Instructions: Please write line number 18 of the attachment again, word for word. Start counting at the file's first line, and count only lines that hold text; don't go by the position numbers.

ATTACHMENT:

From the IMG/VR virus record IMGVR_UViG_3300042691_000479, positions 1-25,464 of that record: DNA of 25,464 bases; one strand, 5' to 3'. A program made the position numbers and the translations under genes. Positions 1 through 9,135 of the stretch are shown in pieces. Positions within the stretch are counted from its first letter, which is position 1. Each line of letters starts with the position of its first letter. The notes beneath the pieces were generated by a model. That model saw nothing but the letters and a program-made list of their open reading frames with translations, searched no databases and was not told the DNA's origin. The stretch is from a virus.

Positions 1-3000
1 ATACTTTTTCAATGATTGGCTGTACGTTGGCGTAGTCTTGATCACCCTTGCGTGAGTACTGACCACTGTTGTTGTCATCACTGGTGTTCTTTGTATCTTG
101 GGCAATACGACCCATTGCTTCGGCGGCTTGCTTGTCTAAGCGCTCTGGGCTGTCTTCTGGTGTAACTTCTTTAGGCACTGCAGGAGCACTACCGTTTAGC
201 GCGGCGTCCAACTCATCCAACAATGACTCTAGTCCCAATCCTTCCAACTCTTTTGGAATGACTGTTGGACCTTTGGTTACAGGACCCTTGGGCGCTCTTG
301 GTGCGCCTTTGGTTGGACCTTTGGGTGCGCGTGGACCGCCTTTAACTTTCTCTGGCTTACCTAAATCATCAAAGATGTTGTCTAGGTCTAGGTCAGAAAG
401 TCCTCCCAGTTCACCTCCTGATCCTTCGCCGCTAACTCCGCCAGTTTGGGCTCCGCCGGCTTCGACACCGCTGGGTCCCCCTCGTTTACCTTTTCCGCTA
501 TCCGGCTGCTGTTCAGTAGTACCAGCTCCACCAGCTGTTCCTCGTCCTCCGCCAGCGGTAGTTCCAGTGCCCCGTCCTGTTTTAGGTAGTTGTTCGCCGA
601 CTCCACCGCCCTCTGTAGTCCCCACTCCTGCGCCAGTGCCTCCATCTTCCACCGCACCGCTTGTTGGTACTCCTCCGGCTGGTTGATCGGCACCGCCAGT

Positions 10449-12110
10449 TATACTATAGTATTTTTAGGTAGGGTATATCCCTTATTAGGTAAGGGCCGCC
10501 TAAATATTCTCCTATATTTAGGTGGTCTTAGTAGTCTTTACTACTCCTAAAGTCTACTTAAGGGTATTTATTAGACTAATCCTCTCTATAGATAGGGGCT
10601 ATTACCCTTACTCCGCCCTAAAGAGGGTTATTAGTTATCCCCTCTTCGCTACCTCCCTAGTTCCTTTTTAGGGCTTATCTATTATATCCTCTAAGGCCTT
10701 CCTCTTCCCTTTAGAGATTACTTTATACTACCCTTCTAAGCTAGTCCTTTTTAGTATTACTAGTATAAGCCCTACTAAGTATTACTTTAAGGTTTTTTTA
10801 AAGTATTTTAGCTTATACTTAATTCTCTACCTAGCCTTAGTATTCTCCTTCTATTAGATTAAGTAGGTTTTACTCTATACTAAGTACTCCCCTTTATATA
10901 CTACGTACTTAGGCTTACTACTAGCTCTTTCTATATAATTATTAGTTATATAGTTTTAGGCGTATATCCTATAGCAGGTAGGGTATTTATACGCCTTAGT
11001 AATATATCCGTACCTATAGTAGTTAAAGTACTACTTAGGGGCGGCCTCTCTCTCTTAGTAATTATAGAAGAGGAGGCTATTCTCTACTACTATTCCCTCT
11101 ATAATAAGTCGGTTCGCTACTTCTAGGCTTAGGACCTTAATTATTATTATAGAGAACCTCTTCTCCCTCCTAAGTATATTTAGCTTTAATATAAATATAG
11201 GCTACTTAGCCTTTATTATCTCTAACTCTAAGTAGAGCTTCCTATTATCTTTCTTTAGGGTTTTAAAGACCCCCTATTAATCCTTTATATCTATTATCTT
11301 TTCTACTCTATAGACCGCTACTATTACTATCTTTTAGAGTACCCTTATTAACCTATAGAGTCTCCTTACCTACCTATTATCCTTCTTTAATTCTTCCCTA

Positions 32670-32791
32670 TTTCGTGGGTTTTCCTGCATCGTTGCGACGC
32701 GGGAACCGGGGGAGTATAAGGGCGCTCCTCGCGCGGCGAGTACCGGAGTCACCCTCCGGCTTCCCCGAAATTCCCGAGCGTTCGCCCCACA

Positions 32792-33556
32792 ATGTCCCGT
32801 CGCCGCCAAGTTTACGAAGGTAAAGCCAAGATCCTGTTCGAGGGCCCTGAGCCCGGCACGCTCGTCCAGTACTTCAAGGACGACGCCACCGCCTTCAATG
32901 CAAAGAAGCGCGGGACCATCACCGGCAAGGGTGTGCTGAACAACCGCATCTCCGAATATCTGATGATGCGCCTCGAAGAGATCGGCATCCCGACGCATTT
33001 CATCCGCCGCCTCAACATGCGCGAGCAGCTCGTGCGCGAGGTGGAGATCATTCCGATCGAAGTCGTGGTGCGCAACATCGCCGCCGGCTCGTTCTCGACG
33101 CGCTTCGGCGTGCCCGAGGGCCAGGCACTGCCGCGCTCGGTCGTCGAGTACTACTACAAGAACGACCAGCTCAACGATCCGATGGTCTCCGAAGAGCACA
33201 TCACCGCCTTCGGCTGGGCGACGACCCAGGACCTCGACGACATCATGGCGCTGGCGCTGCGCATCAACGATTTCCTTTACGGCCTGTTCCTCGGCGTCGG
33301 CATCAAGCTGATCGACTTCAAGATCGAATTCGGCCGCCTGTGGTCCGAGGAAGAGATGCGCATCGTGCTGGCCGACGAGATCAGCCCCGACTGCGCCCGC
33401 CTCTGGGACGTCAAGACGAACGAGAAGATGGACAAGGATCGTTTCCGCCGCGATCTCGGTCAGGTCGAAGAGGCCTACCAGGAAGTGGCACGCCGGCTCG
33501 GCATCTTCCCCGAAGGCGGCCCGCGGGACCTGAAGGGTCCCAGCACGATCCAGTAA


11101 ATAATAAGTCGGTTCGCTACTTCTAGGCTTAGGACCTTAATTATTATTATAGAGAACCTCTTCTCCCTCCTAAGTATATTTAGCTTTAATATAAATATAG